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Summer Youth Programs a big success

7/31/2009 —

From Lego LandTM to a land of fairies and princesses, from sports to science and animals to art, Penn State Wilkes-Barre offered 23 academic enrichment and six sports camps this summer that were sure to appeal to every young mind.

Two of the most popular camps were the art camp and the veterinary camp.

During Art Masterpieces, 24 young artists explored the work of artists such as Van Gogh, Monet, and Picasso and learned how to use colors and shapes to make their own creations in the artists’ styles.  Campers’ creations were hung in an Art Masterpieces gallery in the campus Athletic and Recreation Building for all visitors to the campus to admire. Art Masterpieces instructor Carolyn Oravitz has been teaching the art camps for four years and said she enjoys the “relaxed atmosphere and challenging projects for the kids to work on.” “They have the chance to spend more time on art than they do during their classes at school, so we really get into our art projects during the three hour sessions,” Oravitz said. Oravitz also said she is excited to see the many students who return each year, as well as the new campers, and how quickly the new students make friends. “The art camps provide an opportunity to expand their knowledge and understanding of art and artists… while they [students] help each other and work and play together.” The campers also got a chance to walk around the campus and observed some of Penn State Wilkes-Barre’s natural beauty, capturing it in their own works of art.

Campers also favored the Animal Hospital/Veterinary Assistant Camps, a hands-on experience that teaches animal lovers proper care for their pets and other animals that included a trip to a local animal hospital and a horse farm.  With these programs, campers got a first-hand look at the lives of animals and the people that care for them while enriching their own love of animals. Sally Sprankle, instructor of these camps, has been with the Summer Youth Program for 19 years and loves returning each year because she said it gives her a way to explore new avenues of teaching. A first grade teacher at Wyoming Seminary Lower School, Sprankle said she believes in using many activities to “engage multiple intelligences.  We sing, draw, play pretend, anything that gets the children to really understand the animals.” Sprankle has spent many hours with the children in the veterinary camps and said her most rewarding experiences are when she hears the students say “I’m having so much fun!  I love this camp!”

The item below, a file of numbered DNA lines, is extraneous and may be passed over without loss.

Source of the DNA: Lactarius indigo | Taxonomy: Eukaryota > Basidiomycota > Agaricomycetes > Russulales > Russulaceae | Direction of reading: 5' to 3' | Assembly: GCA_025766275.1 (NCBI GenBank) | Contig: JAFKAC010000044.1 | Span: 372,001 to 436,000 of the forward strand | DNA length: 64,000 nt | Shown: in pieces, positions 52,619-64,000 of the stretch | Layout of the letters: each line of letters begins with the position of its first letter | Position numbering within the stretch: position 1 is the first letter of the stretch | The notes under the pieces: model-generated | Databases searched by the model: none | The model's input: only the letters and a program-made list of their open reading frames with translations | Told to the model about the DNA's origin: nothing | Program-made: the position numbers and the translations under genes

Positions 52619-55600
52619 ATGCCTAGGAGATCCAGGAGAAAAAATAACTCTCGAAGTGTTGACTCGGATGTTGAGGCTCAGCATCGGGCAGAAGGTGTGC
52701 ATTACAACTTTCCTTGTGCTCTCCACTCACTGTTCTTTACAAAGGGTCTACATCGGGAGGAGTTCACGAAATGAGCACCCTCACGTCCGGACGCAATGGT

The camps are designed to engage young children and teens of all grade levels to become physically active and creative. “It’s a great way to experience art, nature, and science. Plus, if you’re looking for high-quality sports camps, our expert Penn State coaching staff will guide your child through the fundamentals of basketball, volleyball, soccer, and golf. Most of all, kids are having fun and making new friends,” said Ellen Gregorio, Summer Youth Program Coordinator at the Wilkes-Barre campus.

For more information about the Summer Youth Programs at Penn State Wilkes-Barre, please contact Ellen Gregorio at epg10@psu.edu or 570-675-9220.

summer youth program activities

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